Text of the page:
Lúthien Tinúviel | Lover of Mortal Man

Meditation of the Day

Led by Aragorn, whom Gandalf once described to Frodo as “the greatest traveller and huntsman of this age of the world,” the hobbits have so far evaded the pursuing Black Riders; but as they linger on the summit of Weathertop, the enemy perceives them and they must brace themselves for the onslaught during the night hours. As they huddle nervously around their campfire, Aragorn does his best to “lift up [their] hearts” by chanting a song from the Elder Days, the Tale of Tinúviel. He warns them that it is a fair but sad tale. What is it about his distant ancestor, Lúthien the Nightingale (Tinúviel) that makes her story so inspiring at this perilous moment? At least two features of the story (told more fully in The Silmarillion) come to mind.

The first is the theme of a love that overcomes death itself (see Song of Songs 8:6). Lúthien, an Elfmaiden, and her human lover Beren were renowned for the extreme heroism and daring they showed in infiltrating the realm of Morgoth, the Great Enemy, “of whom Sauron of Mordor was but a servant,” to wrest one of the Silmarils (greatest of jewels) from his crown. They cast him down from his throne. Afterward Lúthien rescued Beren from the dungeons of Sauron. Yet what so enkindles Aragorn’s heart is not her virtue of courage so much as the matchless love that fuelled it: love for a mortal man, like himself. Love that proved stronger than death, because when Beren was slain, Lúthien chose mortality so that she could follow him “beyond the confines of this world.” This is the only kind of love that, in the end, can defeat evil, and redeem the world.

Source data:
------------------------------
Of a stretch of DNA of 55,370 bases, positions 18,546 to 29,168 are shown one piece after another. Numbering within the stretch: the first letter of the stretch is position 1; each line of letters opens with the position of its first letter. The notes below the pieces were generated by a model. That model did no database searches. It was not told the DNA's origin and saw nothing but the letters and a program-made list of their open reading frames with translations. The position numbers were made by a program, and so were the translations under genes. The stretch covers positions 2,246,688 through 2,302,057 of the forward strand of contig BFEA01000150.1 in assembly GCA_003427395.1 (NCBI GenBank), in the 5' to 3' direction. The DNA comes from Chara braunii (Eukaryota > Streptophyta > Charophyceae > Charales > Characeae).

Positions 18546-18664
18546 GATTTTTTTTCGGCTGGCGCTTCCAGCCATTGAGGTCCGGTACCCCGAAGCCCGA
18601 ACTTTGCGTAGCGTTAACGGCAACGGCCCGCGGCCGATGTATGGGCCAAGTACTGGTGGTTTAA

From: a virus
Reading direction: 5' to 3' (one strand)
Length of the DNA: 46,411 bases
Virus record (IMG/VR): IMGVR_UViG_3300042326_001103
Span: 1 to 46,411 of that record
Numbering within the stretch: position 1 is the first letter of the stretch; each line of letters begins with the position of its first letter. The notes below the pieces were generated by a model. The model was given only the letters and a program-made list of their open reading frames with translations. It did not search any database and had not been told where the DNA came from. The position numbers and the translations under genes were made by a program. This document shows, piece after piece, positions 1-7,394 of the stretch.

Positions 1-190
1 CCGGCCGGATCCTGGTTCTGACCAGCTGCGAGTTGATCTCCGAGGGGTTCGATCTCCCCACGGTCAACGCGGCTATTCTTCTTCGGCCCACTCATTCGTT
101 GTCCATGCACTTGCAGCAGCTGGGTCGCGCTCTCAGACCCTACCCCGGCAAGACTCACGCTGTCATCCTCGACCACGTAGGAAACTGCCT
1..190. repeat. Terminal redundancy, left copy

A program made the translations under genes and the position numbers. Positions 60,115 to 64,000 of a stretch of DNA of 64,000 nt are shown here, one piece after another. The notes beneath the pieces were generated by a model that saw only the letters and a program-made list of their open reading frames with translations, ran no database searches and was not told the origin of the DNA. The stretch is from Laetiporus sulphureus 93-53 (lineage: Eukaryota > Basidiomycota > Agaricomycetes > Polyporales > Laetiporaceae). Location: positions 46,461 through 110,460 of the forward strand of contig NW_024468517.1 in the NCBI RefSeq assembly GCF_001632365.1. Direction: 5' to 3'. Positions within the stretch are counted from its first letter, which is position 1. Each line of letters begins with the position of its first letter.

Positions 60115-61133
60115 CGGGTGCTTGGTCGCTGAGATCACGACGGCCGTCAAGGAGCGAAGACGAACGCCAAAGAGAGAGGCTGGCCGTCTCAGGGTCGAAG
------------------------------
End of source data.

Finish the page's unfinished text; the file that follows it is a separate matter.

When Jesus knew that His hour had come that He should depart from this world to the Father, having loved His own who were in the world, He loved them to the end.

John 13:1